Accra 16 May 2018—World Health Organisation (WHO) is satisfied with the unity of purpose exhibited by the various UN agencies involved in the WASH DPC project.
Ghana Country Director Owen Laws Kaluwa says: the success rate of the project was reasonably high considering that this was the first time we were working together as different UN agencies but delivering in unison.”
He said the organisation deployed many experts in the field during the project ensuring that the end result was meeting international standards. “We leveraged on our huge global resource base of professionals and we brought some of them to Ghana for this specific project,” he said at an interview in Accra.
However, the Country Director says WHO experienced some challenges especially at the beginning of the project. “Needs assessment proved quite a challenge and the fact that the different agencies have different delivery procedures also posed a small hurdle especially in regard to synchronising the project,” he said.
The other challenged Dr. Kaluwa and his team faced was the sheer vastness of the project execution area which made supervision an arduous task. “Since we do not have an office in Tamale, we had some challenge in that we could not do day to day supervision of the project,” he said.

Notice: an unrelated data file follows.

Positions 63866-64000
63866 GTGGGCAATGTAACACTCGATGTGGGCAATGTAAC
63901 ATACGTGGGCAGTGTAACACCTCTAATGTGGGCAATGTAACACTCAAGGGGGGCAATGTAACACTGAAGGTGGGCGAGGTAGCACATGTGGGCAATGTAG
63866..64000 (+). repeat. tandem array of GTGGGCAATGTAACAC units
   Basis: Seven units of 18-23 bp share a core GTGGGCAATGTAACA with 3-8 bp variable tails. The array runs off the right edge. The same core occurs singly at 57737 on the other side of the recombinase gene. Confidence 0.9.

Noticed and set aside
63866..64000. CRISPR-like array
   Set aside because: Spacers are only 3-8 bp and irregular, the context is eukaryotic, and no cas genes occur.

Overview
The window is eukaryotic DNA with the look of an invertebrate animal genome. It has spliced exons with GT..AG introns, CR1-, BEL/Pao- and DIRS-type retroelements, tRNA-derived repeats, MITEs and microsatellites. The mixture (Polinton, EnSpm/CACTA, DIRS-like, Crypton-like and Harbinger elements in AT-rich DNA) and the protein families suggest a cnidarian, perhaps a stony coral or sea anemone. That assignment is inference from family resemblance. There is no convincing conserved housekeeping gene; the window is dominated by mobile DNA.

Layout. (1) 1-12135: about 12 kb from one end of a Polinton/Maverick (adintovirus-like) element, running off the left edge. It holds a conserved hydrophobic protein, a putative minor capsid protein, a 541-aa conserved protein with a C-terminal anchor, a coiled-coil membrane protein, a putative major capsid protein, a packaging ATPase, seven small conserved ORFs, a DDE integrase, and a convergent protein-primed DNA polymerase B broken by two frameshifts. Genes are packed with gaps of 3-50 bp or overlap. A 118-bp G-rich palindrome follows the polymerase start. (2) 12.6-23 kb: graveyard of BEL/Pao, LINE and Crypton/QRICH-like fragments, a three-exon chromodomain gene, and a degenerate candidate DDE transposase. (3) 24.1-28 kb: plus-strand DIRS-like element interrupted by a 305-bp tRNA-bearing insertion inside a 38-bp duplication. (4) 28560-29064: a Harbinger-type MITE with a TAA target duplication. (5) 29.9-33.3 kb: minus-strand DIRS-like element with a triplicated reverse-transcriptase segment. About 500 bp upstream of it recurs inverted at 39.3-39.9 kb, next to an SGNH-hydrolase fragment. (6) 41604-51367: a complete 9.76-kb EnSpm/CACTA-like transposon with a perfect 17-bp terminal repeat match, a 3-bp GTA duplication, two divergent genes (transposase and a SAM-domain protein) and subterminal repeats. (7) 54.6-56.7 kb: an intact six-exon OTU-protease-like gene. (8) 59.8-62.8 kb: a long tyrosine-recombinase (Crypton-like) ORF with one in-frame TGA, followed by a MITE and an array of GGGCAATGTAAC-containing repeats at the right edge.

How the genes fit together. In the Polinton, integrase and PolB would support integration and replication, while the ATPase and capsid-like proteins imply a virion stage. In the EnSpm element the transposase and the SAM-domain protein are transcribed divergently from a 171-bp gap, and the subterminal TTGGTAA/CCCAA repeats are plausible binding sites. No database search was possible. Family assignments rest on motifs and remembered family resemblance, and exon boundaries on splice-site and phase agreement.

However, the global reach of WHO came in handy as the country team could mobilise human resources from other parts of the world to come into Ghana to lend a hand. “All in all I am happy that the project has made a big difference in people’s lives. We have sunk disaster resilience boreholes with good quality water which I am confident will reduce incidences of water borne diseases,” he said.
Dr. Kaluwa sees more similar partnerships between UN agencies in the future especially when looked at against the milieu of ‘Delivering as One’ which the UN is pushing for. “I see this being the norm, moving forward. If we develop sustainable partnership programmes we are likely to achieve more. This is even more obvious considering that UN agencies have unmatched pools of experts in almost every field.
WHO national programme officer agrees with Dr. Kaluwa and lists some of the difficulties experienced during the project execution as including the distances covered. “The project stretched on a very big area and this posed a big challenge to us,” he said.
He is upbeat that the project was very successful. “This was a unique project which saw us working with our sister agencies for the very first time,” he said.
On her part WHO Environmental Health Officer, Akosua Kwakye, the highlight of the project was the behavioural health change activities that she was involved in. “It was satisfying to see the school children embrace the hand washing concept,” which greatly improved their own health,” she said.
According to Ms. Kwakye the project also ran a ‘healthy schools’ competition’ which saw the institutions doing well feted.